The next-generation Honda CR-V is expected to match it with the segment’s top sellers when it launches in the third quarter of 2017, returning the well-known nameplate to the lion’s share of buyers’ consideration lists.
The expanded new CR-V range, expected to comprise five- and seven-seat derivatives and both front- and all-wheel drive configurations, is slated as a return to form that’ll trouble the top-selling Mazda CX-5, Hyundai Tucson, Nissan X-Trail and Toyota RAV4.
Indeed, Honda Australia director Stephen Collins wants the car to mirror the success of the new Civic sedan (20 per cent private market share since launch) and HR-V (regularly number three in the small SUV market). The target is around 1000 sales each month.
“We’ll have a very competitive offering with the CR-V,” he said. “Look at Civic’s previous generation versus the current gen. Were looking to replicate that success, and broaden the appeal of the car.”
Reflecting a segment trend, Honda will eschew diesel power for the Thai-made next CR-V, with an all-petrol line-up confirmed for our market. “We know the diesel segment is not increasing,” Collins said. “In fact it’s decreasing”.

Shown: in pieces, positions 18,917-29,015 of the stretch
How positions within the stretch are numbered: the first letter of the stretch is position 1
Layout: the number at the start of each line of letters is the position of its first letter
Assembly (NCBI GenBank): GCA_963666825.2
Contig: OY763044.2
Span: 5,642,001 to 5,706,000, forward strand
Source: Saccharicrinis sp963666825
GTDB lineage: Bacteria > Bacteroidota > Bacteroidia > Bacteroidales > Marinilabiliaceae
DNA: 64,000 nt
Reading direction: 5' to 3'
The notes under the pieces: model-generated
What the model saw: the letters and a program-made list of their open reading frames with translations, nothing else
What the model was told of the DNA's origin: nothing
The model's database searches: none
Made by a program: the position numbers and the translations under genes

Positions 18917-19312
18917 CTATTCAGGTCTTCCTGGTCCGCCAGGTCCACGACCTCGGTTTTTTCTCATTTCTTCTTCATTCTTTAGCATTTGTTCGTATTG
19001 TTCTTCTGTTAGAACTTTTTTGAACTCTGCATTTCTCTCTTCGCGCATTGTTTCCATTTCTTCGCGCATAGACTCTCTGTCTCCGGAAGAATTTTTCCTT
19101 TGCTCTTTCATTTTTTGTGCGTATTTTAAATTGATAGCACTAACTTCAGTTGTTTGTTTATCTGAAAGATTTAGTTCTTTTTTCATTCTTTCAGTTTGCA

Expect a base 2.4 normally aspirated engine, and a 142kW 1.5-litre turbo in higher grades, both matched to a CVT auto.
Medium SUV sales are a real market driver at the moment. Sales here are up 18 per cent, and the total of 158,261 makes it the second biggest segment after small cars. It’s also 15 per cent of the overall new market.
When asked about the seven-seat CR-V derivative — a rival to the Mitsubishi Outlander — Collins would not confirm it, but said “we’ll launch all variants at the same time”. Honda has spoken of its desire for such a car, though this one would be small for the class.
“Five seat petrols are where the [sales] action is,” he added.
“[But] we will expand the appeal of the car. Our goal really is to get CR-V amongst the top players… very similar to what we’ve done with Civic.
“Clearly the [Mazda] CX-5 is the benchmark… the volume they’re doing consistently is 1500-plus a month. For us to get amongst the top we’d want to be doing around 1000 a month, we’ve done that before.”
Not that the market will get any easier. There’a a brand new CX-5 on the way, the new Volkswagen Tiguan will be hitting its straps, and the new Ford Escape will be making its mark. This, while existing rivals do what they can to retain volume.
As you can read in more detail, the next Honda CR-V will offer the familiar vast amounts of cabin space — a hallmark of the current version — but add a far more upmarket cabin with superior infotainment, and an expected fun-to-drive character missing from the current car.
Such a move would reflect Honda’s desire to move on from the self-confessed “beige” product it dished up in recent years — not to make the CR-V into a sports car, but to at least match it with the class leaders.
The new CR-V will, alongside the new Civic hatch due early next year and the Type-R turbo derivative due later on in 2017, boost Honda Australia’s sales from 40,000 this year to 48,000 next year — if all goes to the corporate plan.